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Coronavirus Politics Daily: Moscow lockdown, migrant children, Orban's power grab

Coronavirus Politics Daily: Moscow lockdown, migrant children, Orban's power grab

КОВИД-19 lockdown: Seems like it was just a few days ago that Russian president Vladimir Putin was telling his people that the coronavirus epidemic was under control and that a week off of work would do the trick to slow its spread. Things have changed. Over the weekend, Moscow Mayor Sergey Sobyanin, who had publicly warned Putin that the official number of cases was a vast undercount, locked down the Russian capital, giving its 12.5 million residents just four hours notice. It's not clear how long the measures will last, but there is talk of issuing scannable digital codes to people in order to determine who is permitted to be outside. Russia had earlier showed a curiously low number of cases for a country of its size – we are about to find out what the real picture is. As a side note, keep an eye on the political fortunes of Mayor Sobyanin, who is now in many ways the public face of the Kremlin's efforts to squelch "КОВИД-19."


Coronavirus and detained migrant children: After several children in a migrant shelter in New York tested positive for COVID-19, a Los Angeles-based federal judge warned of the epidemic's dangers for migrant children in detention facilities. The judge (responding to an earlier lawsuit brought by immigration advocates) urged the federal government to "make continuous efforts" to release many of the roughly 7,000 migrant children whom the federal government currently holds in custody. As of March 15, the Immigration and Customs Enforcement agency (ICE), which operates some of the detention facilities, had not put social distancing, sanitation, or adequate testing protocols in place. Agencies detaining migrant children now have until April 6 to demonstrate to the court their intention to safely release thousands of children. But considering that a crackdown on immigration has been a central plank of President Trump's political platform, it seems unlikely that he will accept the release of migrants (even children) without one hell of a fight, particularly as the election looms.

COVID-19 sickens Hungary's democracy: Last week, we wrote that Hungary's strongman prime minister, Viktor Orban, was using the coronavirus crisis to justify changes to the country's emergency laws that would allow him to rule by decree indefinitely. Now, Hungary's legislature – where Orban's Fidesz party has a two-thirds majority – has approved the measures, granting Orban unchecked power to suspend parliament, cancel elections, and jail people for five years if they spread misinformation about the pandemic. These exceptional measures put Budapest at loggerheads with the European Union, which had already launched action against Hungary in 2018 for breaching the bloc's "core values." (Hungary walked away with just a slap on the wrist.) The question now is: what will the EU do about one of its member states using the pandemic as an excuse to undermine democratic institutions, indefinitely and on a massive scale? Brussels has a lot on its hands these days…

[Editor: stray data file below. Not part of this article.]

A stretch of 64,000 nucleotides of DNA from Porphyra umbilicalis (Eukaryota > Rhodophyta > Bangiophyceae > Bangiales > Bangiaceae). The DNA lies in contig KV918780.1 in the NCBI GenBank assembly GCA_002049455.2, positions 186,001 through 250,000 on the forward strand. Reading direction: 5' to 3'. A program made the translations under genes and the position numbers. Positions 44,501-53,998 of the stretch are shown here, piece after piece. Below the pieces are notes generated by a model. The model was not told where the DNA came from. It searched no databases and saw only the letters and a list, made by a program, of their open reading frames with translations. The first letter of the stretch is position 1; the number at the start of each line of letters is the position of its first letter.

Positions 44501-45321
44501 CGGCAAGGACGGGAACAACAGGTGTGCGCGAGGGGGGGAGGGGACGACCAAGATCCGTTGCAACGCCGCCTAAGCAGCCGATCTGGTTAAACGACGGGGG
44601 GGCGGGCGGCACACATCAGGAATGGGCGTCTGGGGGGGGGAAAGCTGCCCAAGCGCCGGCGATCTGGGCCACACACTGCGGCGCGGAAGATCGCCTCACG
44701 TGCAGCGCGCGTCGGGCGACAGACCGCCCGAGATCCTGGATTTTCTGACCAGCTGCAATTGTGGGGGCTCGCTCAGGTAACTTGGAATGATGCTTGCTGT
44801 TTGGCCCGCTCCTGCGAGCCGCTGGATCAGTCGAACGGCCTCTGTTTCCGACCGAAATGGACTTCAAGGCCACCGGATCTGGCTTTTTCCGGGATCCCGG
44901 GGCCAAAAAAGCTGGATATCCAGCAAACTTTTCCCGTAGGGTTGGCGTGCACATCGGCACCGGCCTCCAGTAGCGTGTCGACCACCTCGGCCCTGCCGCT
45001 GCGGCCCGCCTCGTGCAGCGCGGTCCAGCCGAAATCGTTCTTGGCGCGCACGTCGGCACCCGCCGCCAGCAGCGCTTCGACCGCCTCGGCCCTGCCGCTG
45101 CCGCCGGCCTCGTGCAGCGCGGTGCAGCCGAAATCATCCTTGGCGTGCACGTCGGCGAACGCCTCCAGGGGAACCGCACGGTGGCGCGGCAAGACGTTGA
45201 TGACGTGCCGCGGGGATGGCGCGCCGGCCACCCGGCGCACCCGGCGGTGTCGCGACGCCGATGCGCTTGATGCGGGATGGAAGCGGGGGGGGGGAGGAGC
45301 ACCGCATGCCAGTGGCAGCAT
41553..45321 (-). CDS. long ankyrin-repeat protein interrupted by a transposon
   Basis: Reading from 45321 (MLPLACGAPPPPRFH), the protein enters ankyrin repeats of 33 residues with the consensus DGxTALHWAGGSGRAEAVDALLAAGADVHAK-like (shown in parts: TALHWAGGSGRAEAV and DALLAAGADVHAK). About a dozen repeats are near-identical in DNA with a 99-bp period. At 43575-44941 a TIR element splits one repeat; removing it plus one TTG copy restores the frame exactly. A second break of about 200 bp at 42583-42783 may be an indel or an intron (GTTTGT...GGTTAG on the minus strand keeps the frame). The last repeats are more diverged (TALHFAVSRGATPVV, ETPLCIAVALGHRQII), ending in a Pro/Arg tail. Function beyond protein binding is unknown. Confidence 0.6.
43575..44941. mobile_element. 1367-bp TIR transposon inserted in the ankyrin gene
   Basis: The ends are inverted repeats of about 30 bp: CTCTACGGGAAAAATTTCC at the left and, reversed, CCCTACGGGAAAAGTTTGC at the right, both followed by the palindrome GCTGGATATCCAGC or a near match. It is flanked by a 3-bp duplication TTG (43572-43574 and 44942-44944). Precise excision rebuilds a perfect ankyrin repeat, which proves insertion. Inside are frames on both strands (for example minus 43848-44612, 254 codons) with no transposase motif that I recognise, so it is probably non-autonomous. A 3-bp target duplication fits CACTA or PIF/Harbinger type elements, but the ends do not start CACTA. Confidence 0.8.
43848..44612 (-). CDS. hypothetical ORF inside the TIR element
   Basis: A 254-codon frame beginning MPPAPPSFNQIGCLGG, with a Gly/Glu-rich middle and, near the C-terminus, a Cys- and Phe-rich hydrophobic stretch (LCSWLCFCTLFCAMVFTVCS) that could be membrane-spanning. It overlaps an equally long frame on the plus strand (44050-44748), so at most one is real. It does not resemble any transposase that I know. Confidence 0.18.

Empathy and listening are key to establishing harmonious relationships, as demonstrated by Callista Azogu, GM of Human Resources & Organization for Nigerian Agip Oil Company (NAOC), an Eni subsidiary in Abuja. "To build trust is very difficult. To destroy it is very easy," says Callista, whose busy days involve everything from personnel issues to union relationships. She sees great potential for her native Nigeria not only because of the country's natural resources, but because of its vibrant and creative people.

Learn more about Callista in this episode of Faces of Eni.

Saturday will mark the beginning of an historic turning point for European politics as 1,001 voting members of Germany's Christian Democratic Union, the party of Chancellor Angela Merkel, hold an online conference to elect a new leader.

Here are the basic facts:

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Joe Biden wants to move into the White House, but the coast isn't clear. He may need some bleach.

Watch more PUPPET REGIME here.

If former Homeland Security Secretary Jeh Johnson could give incoming Homeland Security Secretary Alejandro Mayorkas advice, what would it be? "Well, first I would say, 'Ali, I'm glad it's you, not me.'" His conversation with Ian Bremmer was part of the latest episode of GZERO World.

Listen: For the first time in twenty years extreme poverty around the world is growing. How does the developing world recover from a pandemic that has brought even the richest nations to their knees? David Malpass, the President of the World Bank, is tasked with answering that question. He joins Ian Bremmer on the podcast to talk about how his organization is trying to keep the developing world from slipping further into poverty in the wake of a once-in-a-century pandemic.

The GZERO World Podcast with Ian Bremmer. Listen now.

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